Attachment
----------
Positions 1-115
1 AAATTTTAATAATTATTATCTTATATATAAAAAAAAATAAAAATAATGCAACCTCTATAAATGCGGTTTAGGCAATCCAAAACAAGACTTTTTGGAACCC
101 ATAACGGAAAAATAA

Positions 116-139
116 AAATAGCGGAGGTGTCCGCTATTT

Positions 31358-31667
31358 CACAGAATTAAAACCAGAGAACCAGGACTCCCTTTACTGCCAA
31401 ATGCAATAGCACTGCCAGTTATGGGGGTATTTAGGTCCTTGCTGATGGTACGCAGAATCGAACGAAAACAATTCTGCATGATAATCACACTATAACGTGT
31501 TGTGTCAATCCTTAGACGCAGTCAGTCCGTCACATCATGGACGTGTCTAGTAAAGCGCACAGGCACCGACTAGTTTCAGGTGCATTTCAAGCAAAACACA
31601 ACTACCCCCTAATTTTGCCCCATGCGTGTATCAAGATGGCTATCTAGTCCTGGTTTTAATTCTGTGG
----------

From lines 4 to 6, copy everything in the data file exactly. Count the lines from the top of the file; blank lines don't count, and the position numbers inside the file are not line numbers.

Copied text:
Positions 116-139
116 AAATAGCGGAGGTGTCCGCTATTT

Positions 31358-31667